Why Hybrid?

Earlier this year, the UUC Board discussed how and when we might return to in-person worship services. As part of that discussion, they considered the whether or not to return to services the way they were (with adaptions and limitations for safety in our post-pandemic world) or to create a new means of doing worship that would allow for both in-person and on-line participation (what is called a “hybrid” or “dual platform” model.) Many congregations, Unitarian Universalist and other denominations, found themselves asking the same question. During the pandemic, we were all forced to move from in-person to on-line worship service. UUC, like many congregations, started streaming their services on Zoom. It was not ideal. It was not what we were used to. It required us to change the way we do things and the way we experience worship. But, it did allow us to continue worshipping together, albeit physically apart, safely during the pandemic. And while it had drawbacks, and it did not work spiritually for some people, we made a few surprising discoveries. First, some things were possible in an on-line video/audio format that weren’t possible in-person. Second, congregations could collaborate and worship together more easily on-line. Third, and most important, we discovered some people who previously could not attend worship services in-person were now able to attend the on-line worship services and participate more fully in our UUC community. People with mobility issues, transportation challenges, compromised immunity, potentially contagious conditions, allergies and chemical sensitivities, social anxiety– and many other reasons– could finally attend worship at UUC because it was on-line. So, when it came time to decide how we would worship post-pandemic, the Board recognized this as a social justice, accessibility issue– and they voted unanimously to move towards offering hybrid services.

Why Don’t We Worship In Person NOW?
First, we have not reached herd immunity in the wider community. Second, not everyone who wants to be vaccinated in our UUC community has been able to get vaccinated. Third, until the infection rates for Covid go down, it isn’t fully safe to do so (and with new versions of the virus showing increased transmission rates, safety is still our guiding principle.) And fourth, because we aren’t prepared to go to a hybrid model of service yet. And coming back to in-person services without the on-line component will leave some members of our community unable to join us. Yes, they were unable to join us in the past. But now we know they could join us if we made accommodations. To not make those accommodations sends a very unwelcoming, unloving message to those people. If we want to do the right thing, it will take some time to get ready.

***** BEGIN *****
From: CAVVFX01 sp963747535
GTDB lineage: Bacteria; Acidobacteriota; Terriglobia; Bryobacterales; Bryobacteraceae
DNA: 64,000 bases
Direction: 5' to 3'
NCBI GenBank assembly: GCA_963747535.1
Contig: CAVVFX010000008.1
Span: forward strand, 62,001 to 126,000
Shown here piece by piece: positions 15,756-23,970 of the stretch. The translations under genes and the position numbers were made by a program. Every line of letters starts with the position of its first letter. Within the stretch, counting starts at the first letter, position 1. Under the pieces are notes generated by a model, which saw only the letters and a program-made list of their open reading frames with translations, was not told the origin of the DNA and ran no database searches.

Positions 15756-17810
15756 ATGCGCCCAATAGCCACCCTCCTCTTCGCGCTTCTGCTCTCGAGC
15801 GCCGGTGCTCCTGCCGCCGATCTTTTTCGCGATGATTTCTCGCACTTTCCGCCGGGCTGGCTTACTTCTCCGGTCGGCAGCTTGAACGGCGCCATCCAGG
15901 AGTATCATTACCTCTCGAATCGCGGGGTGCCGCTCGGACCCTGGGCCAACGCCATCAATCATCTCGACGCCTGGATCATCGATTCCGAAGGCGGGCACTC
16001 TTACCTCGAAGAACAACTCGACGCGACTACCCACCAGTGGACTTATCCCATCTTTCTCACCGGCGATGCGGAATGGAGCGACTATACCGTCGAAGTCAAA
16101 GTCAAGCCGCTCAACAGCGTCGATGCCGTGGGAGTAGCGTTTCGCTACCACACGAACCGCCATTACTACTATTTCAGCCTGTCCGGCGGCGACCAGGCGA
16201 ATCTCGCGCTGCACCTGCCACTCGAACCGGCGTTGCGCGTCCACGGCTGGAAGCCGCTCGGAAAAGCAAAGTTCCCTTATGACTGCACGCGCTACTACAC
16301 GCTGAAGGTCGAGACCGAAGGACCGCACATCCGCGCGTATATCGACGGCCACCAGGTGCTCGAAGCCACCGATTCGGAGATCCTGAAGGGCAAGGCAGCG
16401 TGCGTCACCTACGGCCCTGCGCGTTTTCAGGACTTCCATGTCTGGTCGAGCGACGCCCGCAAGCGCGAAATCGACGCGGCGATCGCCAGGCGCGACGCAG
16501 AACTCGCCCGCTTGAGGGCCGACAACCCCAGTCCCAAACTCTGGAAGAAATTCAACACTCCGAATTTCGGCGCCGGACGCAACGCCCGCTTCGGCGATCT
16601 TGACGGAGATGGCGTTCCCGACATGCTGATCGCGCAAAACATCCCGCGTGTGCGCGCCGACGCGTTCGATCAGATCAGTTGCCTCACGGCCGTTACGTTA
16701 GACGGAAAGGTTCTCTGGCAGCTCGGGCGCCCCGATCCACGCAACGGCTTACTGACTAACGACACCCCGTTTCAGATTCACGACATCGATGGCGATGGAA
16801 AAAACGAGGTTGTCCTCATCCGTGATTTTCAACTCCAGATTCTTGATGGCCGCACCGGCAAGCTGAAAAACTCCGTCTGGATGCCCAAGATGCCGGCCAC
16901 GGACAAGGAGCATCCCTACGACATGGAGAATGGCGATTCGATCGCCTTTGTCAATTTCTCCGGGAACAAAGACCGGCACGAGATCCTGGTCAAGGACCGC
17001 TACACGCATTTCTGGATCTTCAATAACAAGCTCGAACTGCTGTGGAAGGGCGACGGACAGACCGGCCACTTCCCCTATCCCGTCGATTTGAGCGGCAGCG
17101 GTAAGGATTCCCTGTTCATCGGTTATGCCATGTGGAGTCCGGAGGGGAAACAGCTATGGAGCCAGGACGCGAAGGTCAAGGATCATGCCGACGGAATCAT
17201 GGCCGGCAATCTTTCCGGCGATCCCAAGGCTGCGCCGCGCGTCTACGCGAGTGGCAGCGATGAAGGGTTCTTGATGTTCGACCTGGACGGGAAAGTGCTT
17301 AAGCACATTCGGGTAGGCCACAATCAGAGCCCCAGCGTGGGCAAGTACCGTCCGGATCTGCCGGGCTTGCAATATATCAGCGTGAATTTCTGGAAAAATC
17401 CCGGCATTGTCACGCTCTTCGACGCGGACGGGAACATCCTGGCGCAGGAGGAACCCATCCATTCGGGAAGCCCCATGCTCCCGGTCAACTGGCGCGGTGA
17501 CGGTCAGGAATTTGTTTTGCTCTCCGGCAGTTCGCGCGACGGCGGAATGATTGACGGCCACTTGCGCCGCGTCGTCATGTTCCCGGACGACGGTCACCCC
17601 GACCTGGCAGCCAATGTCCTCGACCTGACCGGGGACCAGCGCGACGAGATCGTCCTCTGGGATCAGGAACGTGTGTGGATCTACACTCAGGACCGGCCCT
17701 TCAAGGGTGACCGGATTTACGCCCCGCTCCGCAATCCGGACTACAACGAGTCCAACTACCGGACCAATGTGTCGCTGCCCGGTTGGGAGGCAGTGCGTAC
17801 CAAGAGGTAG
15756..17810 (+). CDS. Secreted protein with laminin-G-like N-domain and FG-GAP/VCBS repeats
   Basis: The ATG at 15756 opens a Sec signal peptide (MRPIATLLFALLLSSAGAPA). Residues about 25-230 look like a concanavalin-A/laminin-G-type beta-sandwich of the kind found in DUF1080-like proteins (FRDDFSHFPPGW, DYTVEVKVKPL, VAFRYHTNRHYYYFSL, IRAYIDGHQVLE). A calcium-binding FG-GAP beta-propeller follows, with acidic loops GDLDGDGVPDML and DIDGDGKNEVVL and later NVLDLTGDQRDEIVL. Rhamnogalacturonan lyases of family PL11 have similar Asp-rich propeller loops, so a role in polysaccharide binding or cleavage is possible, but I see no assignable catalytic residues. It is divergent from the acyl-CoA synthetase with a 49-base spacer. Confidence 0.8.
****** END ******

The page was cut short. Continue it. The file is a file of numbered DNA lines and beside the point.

But I’m Vaccinated and I Miss Everyone…
I know. I miss live worship, too. I miss the live music, the singing, the feel of people in the sanctuary. I miss social hour. But, I want us to be safe and I want all of us to be able to participate. So in the mean-time, what can we do?

GET TOGETHER – You want to worship with other friends on Sunday mornings? Do it. Some congregations have started doing worship brunch parties on Sunday mornings. They gather at someone’s house, watch the service, and eat a nice meal together. A mini social hour of sorts.

VOLUNTEER – In-person worship requires volunteer support. Hybrid services do, too. Right now, we are short on volunteers. We can’t move to a hybrid model without more help. Greeters, Worship Associates, AV Techs — All are needed.

DONATE – Our Audio Visual set up is in need of an upgrade. It was never designed to do worship well in our space, and it isn’t set up to do in-person and on-line together in an easy, effective way. Getting the system we need is going to cost money. Just like UUC donated to upgrade the kitchen, and donated to fix the room, we are going to need to raise funds to make this hybrid model work well for all of us.

We knew this wasn’t going to be easy or quick. The question is, are we willing to make the changes to that when we say all are welcome we mean ALL truly are welcome? I hope so. But ultimately, it’s your decision.


Rev. Craig